Bww Review: FAC's WAIT UNTIL DARK an Engrossing Thriller
Vampires, slasher killers, and paranormal activity are all well and good, but for my money nothing beats the chills of a good suspense story. Uncertainty and the fear of the unknown are immensely engrossing narrative devices, compelling you to follow along even as you dread what might come next. So Wait Until Dark is, for me, the ideal Halloween experience: a tense, unsettling thriller rooted in relatable fears and all-too-human monsters.
The play is frightful good time in the mold of an Alfred Hitchcock film-indeed, writer Frederick Knott also penned Hitch's classic Dial M For Murder. (The production at the Fine Arts Center uses Jeffrey Hatcher's revised 2013 script, which shifts the action to the late World War II era and drops a couple f-bombs into the dialogue.) It even evolves around the sort of plot element that Hitchcock popularly defined as a "McGuffin," an object around which the entire story resolves but which serves no real function apart from motivation-in this case, a contraband-stuffed doll that criminals have tracked to the apartment of recently blinded Susan Hendrix (Jessica Weaver). What is in the doll is immaterial (it isn't revealed until the ending, and Hatcher has switched it from the Knott original); all that matters is that Roat (a wonderfully vicious Michael Lee) and his accomplices are willing to go to any lengths to get it back.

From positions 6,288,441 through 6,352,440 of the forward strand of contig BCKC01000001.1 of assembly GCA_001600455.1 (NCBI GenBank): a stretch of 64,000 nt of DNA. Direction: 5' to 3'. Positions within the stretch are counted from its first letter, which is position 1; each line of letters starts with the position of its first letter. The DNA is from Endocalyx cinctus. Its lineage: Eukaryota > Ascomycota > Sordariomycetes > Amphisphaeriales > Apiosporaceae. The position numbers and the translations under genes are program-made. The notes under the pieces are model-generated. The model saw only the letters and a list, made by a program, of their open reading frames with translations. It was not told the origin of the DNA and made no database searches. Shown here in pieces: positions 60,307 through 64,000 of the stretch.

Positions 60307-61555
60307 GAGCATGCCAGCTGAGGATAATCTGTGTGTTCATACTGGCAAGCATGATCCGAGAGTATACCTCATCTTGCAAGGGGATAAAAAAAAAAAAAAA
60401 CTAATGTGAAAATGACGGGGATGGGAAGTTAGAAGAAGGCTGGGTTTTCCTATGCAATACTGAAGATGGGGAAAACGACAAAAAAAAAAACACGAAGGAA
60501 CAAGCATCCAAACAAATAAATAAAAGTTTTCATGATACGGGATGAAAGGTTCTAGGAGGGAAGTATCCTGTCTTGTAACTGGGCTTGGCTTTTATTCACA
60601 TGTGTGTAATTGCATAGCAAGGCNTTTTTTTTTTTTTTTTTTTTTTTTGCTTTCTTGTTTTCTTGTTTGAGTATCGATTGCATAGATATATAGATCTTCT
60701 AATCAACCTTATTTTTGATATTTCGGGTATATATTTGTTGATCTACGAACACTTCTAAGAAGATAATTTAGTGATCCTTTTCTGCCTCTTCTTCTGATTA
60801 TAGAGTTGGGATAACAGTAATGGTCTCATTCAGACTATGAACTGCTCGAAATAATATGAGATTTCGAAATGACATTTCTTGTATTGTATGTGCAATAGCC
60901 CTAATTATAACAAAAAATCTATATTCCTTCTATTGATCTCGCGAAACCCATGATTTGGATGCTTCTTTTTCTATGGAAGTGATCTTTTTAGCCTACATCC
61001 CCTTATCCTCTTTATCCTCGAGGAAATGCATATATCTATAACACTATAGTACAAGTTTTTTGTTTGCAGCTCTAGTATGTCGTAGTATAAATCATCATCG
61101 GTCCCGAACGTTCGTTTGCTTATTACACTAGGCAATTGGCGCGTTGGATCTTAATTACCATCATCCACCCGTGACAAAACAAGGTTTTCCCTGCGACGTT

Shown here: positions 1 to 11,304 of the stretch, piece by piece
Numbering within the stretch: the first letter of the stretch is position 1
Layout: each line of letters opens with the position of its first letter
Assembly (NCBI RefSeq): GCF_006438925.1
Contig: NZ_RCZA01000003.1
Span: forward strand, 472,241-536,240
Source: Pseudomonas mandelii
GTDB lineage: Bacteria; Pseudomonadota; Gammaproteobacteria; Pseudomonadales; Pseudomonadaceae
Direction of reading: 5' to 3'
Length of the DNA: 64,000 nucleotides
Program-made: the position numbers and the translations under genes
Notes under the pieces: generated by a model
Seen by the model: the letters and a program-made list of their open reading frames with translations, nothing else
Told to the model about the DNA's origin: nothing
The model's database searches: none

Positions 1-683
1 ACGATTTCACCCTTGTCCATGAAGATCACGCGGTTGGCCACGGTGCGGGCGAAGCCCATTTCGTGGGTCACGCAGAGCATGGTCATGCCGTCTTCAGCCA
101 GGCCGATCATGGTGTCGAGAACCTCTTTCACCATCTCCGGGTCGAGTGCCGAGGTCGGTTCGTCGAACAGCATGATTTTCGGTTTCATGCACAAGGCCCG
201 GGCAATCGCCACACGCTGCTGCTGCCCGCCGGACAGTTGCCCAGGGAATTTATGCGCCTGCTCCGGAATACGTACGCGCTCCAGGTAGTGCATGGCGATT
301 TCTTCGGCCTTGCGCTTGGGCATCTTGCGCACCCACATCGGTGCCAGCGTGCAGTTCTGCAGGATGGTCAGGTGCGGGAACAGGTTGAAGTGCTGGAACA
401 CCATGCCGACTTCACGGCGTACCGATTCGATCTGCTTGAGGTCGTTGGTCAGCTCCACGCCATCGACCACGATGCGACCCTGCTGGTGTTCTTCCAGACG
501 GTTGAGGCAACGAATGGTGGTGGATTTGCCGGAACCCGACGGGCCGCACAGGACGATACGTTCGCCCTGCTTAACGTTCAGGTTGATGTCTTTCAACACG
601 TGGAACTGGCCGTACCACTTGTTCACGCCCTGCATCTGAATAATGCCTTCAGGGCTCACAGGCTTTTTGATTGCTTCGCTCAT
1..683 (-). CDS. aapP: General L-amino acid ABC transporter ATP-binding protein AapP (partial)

In a lesser story, the McGuffin would be a tired cliché, but Wait Until Dark employs it brilliantly as it sets the stage for a mesmerizing game of psychological cat-and-mouse. Weaver grounds the story as Susan, frustrated yet resolute in the face of her handicap and struggling to maintain control of her situation as her fear and suspicion mounts despite every attempt to deceive her. Roat and small-time con Carlino (Micah Speirs) keep trying to pull the wool over Susan's eyes (so to speak) while a friend of her husband (Adam Laupus) appears as a well-timed Good Samaritan-or does he? Cheyenne Mountain sophomore Mallory Hybl pops in and out memorably as the troubled but well-meaning neighbor girl who assists Susan in several ways.
The early maneuvering is threaded with black comedy and is almost farcical in places-change the key, and this could be another Arsenic and Old Lace-but it gets distinctly less funny as the stakes are raised. The climax, where Susan levels the playing field by plunging her home into darkness, is magnificently staged and drew many horrified shrieks from unsuspecting audience members. So whether you're into jump scares or slow-building tension, this show has something to tingle your spine.
WAIT UNTIL DARK plays at the Fine Arts Center now through November 1st, Thursdays through Fridays at 7:30pm (with the exception of October 24th, which will precede FAC's Dark Matter Bash at 5pm) and Sunday matinees at 2pm. For tickets, contact the box office at 719-634-5581 or visit csfineartscenter.org.
PHOTO CREDIT: Jeff Kearney TDC Photography